Tuesday, 29 December 2015

Lowther Castle and Askham Hall

Whenever I go past Lowther Castle near Penrith, I think...what a great restoration job this would make. Abandoned in the 1930s, it’s now a skeletal monument to a glorious past, only the gardens now being restored in a huge project. But think of the stonemasons, the carpenters, gilders, painters and architectural blacksmiths who could turn it back to the kind of place that Kaiser Wilhelm visited in the 1890s. Think of the visitors who would love to watch such craftsmen at work. Then think of the cost and forget the idea. In leaving the castle, the Lowther family headed down the road to Askham Hall, now a 15 bedroom hotel run by Charles Lowther, youngest son of the 7th Earl of Lonsdale, and his wife Juno. The couple had already picked up some form at the George and Dragon at Clifton before they started on Askham Hall. And what a job they’ve done here. The Daily Telegraph reckons it’s ‘one of the most romantic hotels in the UK’, The Independent called it one of ‘Britain’s best country house hotels’ and the 2016 Good Hotel Guide has it as Editor’s Choice (Country House Hotels). What those publications don’t mention is that there’s a Dymond Guide to the Lake District and Cumbria in every bedroom, 15 new copies delivered this morning.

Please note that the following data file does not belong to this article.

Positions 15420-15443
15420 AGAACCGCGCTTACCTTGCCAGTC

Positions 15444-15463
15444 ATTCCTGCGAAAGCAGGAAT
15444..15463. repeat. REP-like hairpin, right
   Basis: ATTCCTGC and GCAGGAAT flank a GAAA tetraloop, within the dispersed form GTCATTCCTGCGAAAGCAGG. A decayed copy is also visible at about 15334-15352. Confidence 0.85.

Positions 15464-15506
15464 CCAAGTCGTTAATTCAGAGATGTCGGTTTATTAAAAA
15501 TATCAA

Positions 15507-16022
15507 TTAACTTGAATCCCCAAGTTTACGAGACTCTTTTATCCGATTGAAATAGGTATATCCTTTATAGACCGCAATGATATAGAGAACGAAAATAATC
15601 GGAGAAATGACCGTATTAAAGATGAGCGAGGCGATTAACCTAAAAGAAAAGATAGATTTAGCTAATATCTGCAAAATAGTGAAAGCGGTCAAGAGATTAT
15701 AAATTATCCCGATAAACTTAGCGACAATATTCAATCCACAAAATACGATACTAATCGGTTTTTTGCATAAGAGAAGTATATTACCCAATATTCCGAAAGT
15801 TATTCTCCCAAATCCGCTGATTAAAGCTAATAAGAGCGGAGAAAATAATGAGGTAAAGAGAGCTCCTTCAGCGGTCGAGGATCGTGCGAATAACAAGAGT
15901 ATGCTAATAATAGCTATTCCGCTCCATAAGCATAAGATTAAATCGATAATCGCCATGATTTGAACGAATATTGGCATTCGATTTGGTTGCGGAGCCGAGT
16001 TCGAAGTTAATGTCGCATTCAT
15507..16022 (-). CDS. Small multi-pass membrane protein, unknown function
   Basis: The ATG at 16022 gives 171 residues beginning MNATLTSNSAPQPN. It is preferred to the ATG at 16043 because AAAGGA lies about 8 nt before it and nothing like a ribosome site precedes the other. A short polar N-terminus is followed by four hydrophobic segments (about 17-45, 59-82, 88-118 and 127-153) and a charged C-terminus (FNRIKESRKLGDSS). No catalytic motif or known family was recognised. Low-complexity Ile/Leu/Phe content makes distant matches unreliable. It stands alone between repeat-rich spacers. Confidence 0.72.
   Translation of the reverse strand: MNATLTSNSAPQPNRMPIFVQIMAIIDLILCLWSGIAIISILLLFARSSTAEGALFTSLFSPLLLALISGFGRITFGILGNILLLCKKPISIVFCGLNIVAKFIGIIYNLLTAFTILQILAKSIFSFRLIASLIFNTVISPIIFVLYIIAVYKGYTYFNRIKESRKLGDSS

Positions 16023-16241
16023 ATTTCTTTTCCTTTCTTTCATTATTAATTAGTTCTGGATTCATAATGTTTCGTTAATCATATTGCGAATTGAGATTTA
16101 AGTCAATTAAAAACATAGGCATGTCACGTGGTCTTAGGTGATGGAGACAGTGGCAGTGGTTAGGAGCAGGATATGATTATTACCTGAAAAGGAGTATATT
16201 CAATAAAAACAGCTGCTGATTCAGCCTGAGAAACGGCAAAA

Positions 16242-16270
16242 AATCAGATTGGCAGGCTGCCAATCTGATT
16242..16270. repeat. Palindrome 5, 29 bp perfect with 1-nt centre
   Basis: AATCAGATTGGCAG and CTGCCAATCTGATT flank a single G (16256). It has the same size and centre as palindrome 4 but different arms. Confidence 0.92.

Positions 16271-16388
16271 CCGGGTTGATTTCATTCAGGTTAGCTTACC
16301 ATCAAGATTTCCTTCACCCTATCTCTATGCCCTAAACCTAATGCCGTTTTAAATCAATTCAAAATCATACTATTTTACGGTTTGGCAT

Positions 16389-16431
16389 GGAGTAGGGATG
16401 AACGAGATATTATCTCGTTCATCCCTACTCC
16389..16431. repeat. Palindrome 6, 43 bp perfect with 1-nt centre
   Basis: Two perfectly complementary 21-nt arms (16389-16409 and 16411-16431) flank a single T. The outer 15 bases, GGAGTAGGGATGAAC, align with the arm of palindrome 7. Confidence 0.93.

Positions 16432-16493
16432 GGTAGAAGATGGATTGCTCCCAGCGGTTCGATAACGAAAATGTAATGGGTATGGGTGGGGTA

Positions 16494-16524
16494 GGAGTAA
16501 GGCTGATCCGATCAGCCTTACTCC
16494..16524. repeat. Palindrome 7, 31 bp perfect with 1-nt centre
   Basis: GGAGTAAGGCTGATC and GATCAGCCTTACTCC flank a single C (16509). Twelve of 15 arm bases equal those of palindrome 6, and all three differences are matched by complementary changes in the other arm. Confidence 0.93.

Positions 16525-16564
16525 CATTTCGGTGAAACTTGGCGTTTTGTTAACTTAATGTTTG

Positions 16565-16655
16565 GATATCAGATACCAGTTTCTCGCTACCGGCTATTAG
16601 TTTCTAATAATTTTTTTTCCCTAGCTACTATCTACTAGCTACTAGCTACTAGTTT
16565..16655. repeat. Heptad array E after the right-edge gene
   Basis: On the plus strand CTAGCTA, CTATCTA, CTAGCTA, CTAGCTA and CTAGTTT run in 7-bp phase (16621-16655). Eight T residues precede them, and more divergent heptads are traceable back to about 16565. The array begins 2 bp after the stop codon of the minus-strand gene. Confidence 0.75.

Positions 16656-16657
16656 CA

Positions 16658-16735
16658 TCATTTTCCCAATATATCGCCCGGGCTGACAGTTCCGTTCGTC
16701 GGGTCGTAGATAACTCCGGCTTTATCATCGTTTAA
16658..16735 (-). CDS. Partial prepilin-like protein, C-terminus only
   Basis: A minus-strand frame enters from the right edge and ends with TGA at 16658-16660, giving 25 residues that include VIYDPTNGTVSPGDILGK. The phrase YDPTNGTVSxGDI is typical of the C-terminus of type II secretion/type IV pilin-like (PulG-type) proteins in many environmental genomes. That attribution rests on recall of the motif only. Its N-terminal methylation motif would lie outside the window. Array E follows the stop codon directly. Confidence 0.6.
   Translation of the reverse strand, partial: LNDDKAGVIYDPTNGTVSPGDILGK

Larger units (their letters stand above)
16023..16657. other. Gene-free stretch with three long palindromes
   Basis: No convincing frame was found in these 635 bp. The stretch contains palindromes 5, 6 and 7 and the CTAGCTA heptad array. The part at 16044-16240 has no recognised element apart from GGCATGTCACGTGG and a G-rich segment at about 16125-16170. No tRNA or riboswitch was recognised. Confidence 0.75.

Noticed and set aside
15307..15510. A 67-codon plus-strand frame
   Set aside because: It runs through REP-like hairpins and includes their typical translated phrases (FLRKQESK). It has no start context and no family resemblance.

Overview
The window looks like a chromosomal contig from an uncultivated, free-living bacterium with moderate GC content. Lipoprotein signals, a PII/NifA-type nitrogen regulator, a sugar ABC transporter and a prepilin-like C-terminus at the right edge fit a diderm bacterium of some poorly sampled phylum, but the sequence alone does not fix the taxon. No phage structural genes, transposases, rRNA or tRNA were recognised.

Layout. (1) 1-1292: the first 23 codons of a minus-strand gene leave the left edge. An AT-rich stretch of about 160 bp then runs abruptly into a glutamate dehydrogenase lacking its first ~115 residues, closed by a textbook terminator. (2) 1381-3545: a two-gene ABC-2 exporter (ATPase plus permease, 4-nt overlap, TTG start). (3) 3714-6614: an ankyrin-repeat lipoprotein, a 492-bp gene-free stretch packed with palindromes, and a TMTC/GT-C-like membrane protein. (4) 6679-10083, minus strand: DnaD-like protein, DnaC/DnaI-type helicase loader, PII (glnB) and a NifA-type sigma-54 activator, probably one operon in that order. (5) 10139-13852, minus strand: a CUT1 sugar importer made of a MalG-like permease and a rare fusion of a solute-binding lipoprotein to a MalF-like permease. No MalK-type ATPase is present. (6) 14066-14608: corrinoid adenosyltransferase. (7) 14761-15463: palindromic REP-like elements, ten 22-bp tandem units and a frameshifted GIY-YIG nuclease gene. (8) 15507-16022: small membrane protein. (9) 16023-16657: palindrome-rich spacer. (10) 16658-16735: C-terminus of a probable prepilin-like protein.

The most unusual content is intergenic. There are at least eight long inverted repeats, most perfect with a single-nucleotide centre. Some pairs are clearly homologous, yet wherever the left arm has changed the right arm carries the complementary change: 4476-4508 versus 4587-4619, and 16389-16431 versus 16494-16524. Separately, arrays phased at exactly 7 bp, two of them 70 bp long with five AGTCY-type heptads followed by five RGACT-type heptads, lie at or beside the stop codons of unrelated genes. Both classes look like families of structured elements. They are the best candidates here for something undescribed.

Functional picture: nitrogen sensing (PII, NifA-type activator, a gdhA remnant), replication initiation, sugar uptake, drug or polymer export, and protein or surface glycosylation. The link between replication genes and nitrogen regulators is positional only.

Wednesday, 23 December 2015

Cumbrian food and drink

If you want to support Cumbria this Christmas after the floods, why not buy something that’s made in the county. If locally produced food or drink is on the last minute list, you’re completely spoilt for choice, with a big range at Cranstons Cumbrian Food Hall at Penrith, taste at Rheged near Penrith, the Westmorland farm shops at Tebay Services on the M6 and Low Sizergh Barn Farm Shop (pictured) near Kendal. Don't forget there are more than 25 small breweries in Cumbria, heaps of local butchers and then specialist shops like Grasmere Gingerbread, Cartmel Cheeses, The Toffee Shop at Penrith and Hawkshead Relish. Wishing you a very happy - and tasty - Christmas and New Year.

Wednesday, 16 December 2015

Lanercost

Not a million miles from Brampton - and next drop for the new guide - is an enchanting little spot called Lanercost. It doesn't look like the capital of England but for a few months over the winter of 1306-1307, this was where Edward I effectively governed the country from. The king was holed up at the 12th century priory with ill health, yet still planning another campaign against the Scots. The coffee and cakes you can get in the Lanercost Tea Room might have done him the power of good; certainly the cheer in the shop would have raised his Christmas spirits.